There was NO ONE there at the park. I'd estimate 4-500 patrons. It was one of the best days I've ever had at an amusement park. It was a very small, easy-to-get-around, nicely laid out park. They didn't even charge me for parking because of the bikers. It was expensive..I want to say $50-55.
The Led Zeppelin coaster was one of my favorite steels ever, a thrilling combination of music, theming, and B&M's quality. I rode it 12 times. I also enjoyed Eagles' Life In The Fast Lane, a mine train on steroids.
I'm sad I'll never see it in that form again, but I'm grateful to have experienced it once.
In my opinion, Hard Rock shouldn't have failed. The park was good as a brand new park and had huge potential. It was themed well, designed well, had plenty of shows and restaurants, and good rides, even though they could have used a couple more. What did the park in was management. They mismanaged their money, and weren't prepared for the long haul. While they were building the park, costs were higher due to the cost of materials and fuel. By the time they opened, the economy had tanked, banks were paralyzed, and people weren't spending money. Even in the face of low attendance and revenue, they still spent money like water, and by some accounts, some of the senior management had jumped ship as early as June of the first year. The whole story is kind of like a teenage kid getting a Mercedes and then crashing it.
New attempts to successfully run the park have been mired in financial settlements, lawsuits, and debts to vendors and contractors. The new owners inherited a giant mess when they bought the park, and the previous ownership made it worse when they somehow won a property rights suit for Hard Rock Park.
So the story goes like this. There was once a good product with a giant potential market. Management found a way to screw it up, and in the process went broke and alienated it's vendors. They filed for bankruptcy and the park was sold to a new owner. The old owners then took the new owners to court to sue for the property rights that they had just sold to the new owners. New owners now don't have the money to operate because they can't pay their vendors and have lost a lot of their investors.
What's sad is that Hard Rock Park could have thrived had the right people been at the controls. Tourism and spending at Myrtle Beach is headed back up to pre-recession levels.
They just never seemed willing to adapt to anything that was happening. By the end of the first week, they should have realized something was wrong. They sat on their one-price admission (i.e., no child tickets) for at least two months before realizing that you can't get families that way (of course, there wasn't jack or squat for children to do anyways). $50 admission was too high, especially with no incentives for the local market (and believe me, the local market turned against them BIG TIME). Their argument was "why should we give discounts to the locals? They should all have season passes!" Well, at $150 a pop, season pass sales weren't exactly brisk (of course, those of us that did have season passes got a sweet deal the following year).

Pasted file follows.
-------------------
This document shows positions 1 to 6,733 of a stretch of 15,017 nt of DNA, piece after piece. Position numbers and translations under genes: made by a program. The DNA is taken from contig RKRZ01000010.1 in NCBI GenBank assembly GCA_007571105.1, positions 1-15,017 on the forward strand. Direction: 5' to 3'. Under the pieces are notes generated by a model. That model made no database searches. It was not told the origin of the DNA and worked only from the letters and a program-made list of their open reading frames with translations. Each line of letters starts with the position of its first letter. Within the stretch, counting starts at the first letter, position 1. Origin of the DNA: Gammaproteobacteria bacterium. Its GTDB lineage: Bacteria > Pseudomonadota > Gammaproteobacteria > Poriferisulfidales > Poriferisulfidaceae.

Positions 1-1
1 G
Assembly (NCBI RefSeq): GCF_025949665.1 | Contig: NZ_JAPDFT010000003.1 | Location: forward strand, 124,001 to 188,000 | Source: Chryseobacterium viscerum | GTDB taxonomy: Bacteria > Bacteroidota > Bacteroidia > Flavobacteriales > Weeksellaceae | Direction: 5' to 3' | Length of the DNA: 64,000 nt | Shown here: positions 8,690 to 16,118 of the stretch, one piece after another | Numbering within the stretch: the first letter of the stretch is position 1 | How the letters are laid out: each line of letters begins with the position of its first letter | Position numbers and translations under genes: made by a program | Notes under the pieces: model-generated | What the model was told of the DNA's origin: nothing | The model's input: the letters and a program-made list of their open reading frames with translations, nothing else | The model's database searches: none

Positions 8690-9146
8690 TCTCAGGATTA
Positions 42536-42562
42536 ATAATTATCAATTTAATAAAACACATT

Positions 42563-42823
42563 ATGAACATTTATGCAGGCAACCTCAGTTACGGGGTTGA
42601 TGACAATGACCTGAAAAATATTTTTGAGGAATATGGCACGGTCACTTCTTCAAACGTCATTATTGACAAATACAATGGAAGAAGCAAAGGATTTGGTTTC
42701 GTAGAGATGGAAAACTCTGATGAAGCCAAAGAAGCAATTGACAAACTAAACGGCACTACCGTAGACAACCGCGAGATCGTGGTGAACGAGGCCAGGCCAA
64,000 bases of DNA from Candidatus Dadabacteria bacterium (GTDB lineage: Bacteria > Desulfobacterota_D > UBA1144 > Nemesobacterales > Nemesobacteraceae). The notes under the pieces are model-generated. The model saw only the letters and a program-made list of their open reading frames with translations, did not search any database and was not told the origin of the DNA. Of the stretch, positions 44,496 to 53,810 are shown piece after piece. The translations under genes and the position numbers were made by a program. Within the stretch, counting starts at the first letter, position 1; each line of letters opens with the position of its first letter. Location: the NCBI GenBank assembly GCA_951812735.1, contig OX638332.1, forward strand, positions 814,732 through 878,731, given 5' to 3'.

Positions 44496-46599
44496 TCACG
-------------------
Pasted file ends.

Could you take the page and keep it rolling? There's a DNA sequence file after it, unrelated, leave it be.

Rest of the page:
Making matters worse was the apparent inability of anyone in management to stop overstaffing. The park was always staffed as if they were going to be slammed at any moment. I can safely say that most of the park staff was really nice. Know why I can say that? Because they had nothing better to do that strike up conversations (okay, elephant in the room moment: that only applies to the park staff that had a decent relationship with the English language. There was a huge amount of Eastern European employees in the park. I would say it was not proportionate with the number of Eastern Europeans normally residing in Myrtle Beach. I cast no judgements here, mind you, because Eastern European girls are HOT).
So then there's the new owners. I think they may have been able to pull it off. I had a very long conversation with their PR manager, and he really seemed highly knowledgable of the industry and discussed some of the park's expansion plans. They had some great ideas. Unfortunately, the new guys couldn't escape from the problems they were left by the old guys. I believe that in another year or two, Freestyle Music Park could have been a great success story.
But that's not the hand they were dealt (did the new owners know how high the mountain of debt was, or was there creative accounting performed by the previous guys to lure in a sucker?). The website is gone, their Facebook presence disappeared back in February, and there hasn't been a single statement made regarding what the future holds. We've passed the point where keeping our fingers crossed will accomplish anything...